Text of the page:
Ten persons have been arrested for attacking the men of Lagos State Environmental Sanitation Enforcement Agency (Taskforce) during an enforcement of the State’s traffic laws on Tuesday December 22.
The suspects were picked up in the commotion that broke out in Ojodu and Obanikoro during the enforcement carried out by the Taskforce in several areas in Lagos.
No fewer than 96 commercial motorcycles, popularly known as Okada, operating on highways and in other restricted routes in the metropolis, were impounded in the Tuesday operation.
Also, four motorists driving against the traffic were arrested by the Anti-One Way team of the Taskforce.
It was gathered that some hoodlums teamed up with Okada riders around Ojodu Grammar School to resist the move by the Taskforce to take away motorcycles seized during the enforcement.
As the hoodlums, armed with iron rods and broken bottles, approached the Taskforce operatives, the policemen, led by the Taskforce chairman, Shola Jejeloye, a Superintendent of Police (SP), repelled the attack, and dispersed the mobsters.
Passersby and residents scampered for safety, as the Taskforce operatives chased the hoodlums. Five suspects were arrested.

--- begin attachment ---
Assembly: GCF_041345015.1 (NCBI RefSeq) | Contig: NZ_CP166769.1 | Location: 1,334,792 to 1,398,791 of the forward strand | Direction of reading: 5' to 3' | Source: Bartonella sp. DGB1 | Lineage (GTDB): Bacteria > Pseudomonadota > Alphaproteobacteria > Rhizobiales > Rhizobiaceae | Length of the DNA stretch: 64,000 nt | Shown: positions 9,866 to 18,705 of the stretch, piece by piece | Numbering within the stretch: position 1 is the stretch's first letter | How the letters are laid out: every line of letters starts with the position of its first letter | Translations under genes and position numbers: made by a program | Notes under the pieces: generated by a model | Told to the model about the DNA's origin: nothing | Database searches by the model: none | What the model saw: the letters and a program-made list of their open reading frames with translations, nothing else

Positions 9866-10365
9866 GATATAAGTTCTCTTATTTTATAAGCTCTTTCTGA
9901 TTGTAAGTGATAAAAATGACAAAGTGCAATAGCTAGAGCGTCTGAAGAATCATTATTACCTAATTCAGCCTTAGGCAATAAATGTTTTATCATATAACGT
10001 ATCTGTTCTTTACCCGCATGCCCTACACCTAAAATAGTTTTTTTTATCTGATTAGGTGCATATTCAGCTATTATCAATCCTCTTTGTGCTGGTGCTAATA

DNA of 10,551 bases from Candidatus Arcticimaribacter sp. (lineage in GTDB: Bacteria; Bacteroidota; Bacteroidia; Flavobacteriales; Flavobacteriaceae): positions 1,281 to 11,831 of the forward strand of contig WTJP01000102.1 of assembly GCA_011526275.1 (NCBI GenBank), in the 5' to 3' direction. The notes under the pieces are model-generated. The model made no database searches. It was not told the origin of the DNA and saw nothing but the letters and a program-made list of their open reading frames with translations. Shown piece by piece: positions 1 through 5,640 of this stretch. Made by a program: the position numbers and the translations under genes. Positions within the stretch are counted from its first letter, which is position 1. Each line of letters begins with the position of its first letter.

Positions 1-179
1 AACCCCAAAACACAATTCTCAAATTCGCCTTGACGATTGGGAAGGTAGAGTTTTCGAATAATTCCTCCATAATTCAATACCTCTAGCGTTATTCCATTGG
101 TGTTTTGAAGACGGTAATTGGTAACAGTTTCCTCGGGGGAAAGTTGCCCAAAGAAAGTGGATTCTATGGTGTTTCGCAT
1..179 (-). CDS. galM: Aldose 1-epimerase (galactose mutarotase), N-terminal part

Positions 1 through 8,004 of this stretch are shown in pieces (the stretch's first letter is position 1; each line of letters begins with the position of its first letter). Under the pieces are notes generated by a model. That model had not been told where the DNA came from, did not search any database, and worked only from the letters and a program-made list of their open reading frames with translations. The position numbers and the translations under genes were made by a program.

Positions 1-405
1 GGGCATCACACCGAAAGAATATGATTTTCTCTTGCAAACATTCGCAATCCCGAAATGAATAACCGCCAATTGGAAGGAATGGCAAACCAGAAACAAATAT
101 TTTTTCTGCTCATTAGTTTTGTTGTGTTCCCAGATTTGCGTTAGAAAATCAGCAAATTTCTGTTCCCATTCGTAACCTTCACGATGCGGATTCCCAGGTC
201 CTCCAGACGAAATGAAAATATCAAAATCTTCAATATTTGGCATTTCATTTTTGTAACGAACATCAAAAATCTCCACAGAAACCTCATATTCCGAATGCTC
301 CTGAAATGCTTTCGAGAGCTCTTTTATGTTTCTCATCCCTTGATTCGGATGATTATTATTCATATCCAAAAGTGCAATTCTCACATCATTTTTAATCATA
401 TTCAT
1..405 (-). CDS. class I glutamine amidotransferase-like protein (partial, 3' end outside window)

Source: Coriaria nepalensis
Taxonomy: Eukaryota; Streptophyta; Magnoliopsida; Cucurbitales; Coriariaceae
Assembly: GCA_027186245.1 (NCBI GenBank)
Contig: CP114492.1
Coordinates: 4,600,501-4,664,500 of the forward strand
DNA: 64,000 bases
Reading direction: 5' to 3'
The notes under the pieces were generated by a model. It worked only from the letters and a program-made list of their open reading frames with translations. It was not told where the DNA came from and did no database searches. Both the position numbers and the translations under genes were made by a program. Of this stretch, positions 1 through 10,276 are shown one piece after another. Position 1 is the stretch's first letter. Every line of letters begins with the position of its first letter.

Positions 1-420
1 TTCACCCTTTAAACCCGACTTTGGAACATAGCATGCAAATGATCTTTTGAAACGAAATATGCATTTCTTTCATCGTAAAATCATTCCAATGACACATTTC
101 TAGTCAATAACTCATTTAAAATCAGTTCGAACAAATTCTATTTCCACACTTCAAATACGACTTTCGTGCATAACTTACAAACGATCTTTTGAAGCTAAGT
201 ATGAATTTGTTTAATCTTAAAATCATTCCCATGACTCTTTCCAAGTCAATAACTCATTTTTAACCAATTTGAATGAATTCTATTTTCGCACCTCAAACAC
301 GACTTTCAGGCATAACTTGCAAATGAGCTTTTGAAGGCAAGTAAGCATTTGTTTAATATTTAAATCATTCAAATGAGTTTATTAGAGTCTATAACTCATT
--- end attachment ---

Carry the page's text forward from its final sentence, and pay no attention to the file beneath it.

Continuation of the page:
There was tension in the area for several minutes, before normalcy returned. The Taskforce officers remained in the area for hours in a bid to ensure there was no reprisal on residents.
Also at Obanikoro, Okada riders, on sighting the enforcement team, pelted the Taskforce officers with stones. The policemen arrested four persons who took part in the attack. One person was arrested in Ojota.
Jejeloye said the Taskforce would not relent in its activities to restore sanity back on the roads. He warned commercial motorcycles illegally operating on restricted routes to stop defying the Government’s restriction order, advising them to limit their activities to roads they are permitted to operate.
“We are not surprised about the attack on us by some hoodlums in Obanikoro and Ojodu for carrying out the mandate given to this team by the Lagos State Government. But, this will never deter us from extending the enforcement to other areas of the States where notorious road users and Okada riders have constituted nuisance,” Jejeloye said.
“We are not after the commercial motorcycles operating in areas where their activities are permitted; we are after those breaking the restriction order and motorists who flout the State’s traffic laws. This is not the first time our men would be attacked, but we will not relent in carrying out the enforcement. Ten of those who attacked us were arrested and they will be duly charged.”
The Taskforce chairman maintained that the agency team would work round the clock during Yuletide to carry out the enforcement, warning offenders to desist from flouting the State’s traffic laws.